|For all patients with HFrEF (LVEF<40%)|
For selected patients: To reduce mortality/HF hospitalization
- Diuretics reduce HF symptoms and HF hospitalization and improve exercise capacity. However, their effects on mortality are remained to be elucidated.
- Loop diuretics can reduce volume overload and reduce shortness of breath and edema, and thus are recommended in patients with signs or symptoms of volume overload.
- A rise in BUN and Cr may reflect a reduction in renal perfusion, and further diuresis should only be undertaken with careful monitoring of renal function.
Angiotensin II receptor blockers
- An angiotensin II receptor blocker (ARB) can be used in selected patients who are intolerable of ACE-I or ARNI due to serious side effects.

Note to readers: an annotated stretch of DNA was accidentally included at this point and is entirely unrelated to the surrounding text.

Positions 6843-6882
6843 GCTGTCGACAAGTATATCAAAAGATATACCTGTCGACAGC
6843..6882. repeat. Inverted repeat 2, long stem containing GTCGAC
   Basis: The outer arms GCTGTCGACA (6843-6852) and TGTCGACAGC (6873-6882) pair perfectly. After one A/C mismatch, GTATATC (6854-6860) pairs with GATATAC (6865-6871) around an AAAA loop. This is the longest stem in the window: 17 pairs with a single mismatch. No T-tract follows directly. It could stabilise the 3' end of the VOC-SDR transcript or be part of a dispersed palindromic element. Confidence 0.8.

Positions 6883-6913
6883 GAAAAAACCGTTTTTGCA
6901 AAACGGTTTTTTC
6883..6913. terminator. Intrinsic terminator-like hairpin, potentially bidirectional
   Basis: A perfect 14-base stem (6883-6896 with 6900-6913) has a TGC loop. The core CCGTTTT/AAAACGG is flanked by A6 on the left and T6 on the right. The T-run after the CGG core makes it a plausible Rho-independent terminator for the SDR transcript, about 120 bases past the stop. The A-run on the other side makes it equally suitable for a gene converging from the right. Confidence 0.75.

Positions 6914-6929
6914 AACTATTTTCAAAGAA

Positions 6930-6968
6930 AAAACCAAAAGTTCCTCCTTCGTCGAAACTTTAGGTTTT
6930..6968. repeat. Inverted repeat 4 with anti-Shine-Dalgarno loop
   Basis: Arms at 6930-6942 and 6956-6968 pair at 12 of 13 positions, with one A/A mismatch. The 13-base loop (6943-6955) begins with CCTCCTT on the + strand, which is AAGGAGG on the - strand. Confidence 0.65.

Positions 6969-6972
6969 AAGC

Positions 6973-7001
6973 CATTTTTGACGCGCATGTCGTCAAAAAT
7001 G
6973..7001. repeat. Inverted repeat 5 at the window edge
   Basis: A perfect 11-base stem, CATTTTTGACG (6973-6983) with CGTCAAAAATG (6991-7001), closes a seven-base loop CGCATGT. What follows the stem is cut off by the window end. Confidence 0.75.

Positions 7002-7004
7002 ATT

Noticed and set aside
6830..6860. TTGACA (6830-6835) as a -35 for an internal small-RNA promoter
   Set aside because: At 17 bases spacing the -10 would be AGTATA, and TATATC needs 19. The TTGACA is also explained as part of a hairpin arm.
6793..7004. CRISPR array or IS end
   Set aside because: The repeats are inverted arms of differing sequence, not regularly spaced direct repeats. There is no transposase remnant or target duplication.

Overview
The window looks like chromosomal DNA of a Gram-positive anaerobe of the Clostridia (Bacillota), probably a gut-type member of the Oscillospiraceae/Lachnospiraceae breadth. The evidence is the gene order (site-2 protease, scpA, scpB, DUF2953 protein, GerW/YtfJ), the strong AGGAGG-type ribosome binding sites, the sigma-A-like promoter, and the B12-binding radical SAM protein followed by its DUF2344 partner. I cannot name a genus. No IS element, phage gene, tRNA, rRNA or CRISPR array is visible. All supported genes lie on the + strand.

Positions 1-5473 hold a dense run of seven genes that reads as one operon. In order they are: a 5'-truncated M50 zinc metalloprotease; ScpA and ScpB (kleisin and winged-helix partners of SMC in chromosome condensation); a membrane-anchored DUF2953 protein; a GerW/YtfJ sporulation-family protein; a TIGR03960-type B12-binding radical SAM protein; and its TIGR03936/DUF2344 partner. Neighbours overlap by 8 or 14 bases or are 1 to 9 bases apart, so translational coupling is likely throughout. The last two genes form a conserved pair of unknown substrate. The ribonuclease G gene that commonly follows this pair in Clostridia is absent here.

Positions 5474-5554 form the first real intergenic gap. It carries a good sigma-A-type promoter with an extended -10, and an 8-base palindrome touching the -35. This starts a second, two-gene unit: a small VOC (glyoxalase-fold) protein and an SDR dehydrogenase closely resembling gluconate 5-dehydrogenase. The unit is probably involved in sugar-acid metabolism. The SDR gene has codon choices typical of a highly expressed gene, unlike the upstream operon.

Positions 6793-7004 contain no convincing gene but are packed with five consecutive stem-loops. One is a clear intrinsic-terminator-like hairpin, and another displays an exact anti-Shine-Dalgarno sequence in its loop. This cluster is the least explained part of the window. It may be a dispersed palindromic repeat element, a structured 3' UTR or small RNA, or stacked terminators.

- Angiotensin II receptor antagonists block the activation of angiotensin II AT1 receptors. Blockade of AT1 receptors directly causes vasodilation, reduces secretion of vasopressin, and reduces production / secretion of aldosterone. Because angiotensin II receptor antagonists do not inhibit the breakdown of bradykinin or other kinins, they are rarely associated with the persistent dry cough and/or angioedema, side effects which limit ACE inhibitor therapy. Commonly administered agents in the management of heart failure include Candesartan, Valsartan, Telmisartan, Losartan, Irbesartan, and Olmesartan. The effectiveness of switching to an ARB from and ACE inhibitor was demonstrated for candesartan in the CHARM Alternative trial .
- In general, ARBs are as effective or slightly less effective than ACE inhibitors in the treatment of congestive heart failure. It is a class 2a recommendation to substitute an ARB as an alternative to ACE inhibitors if the patient is already taking an ARB for another indication.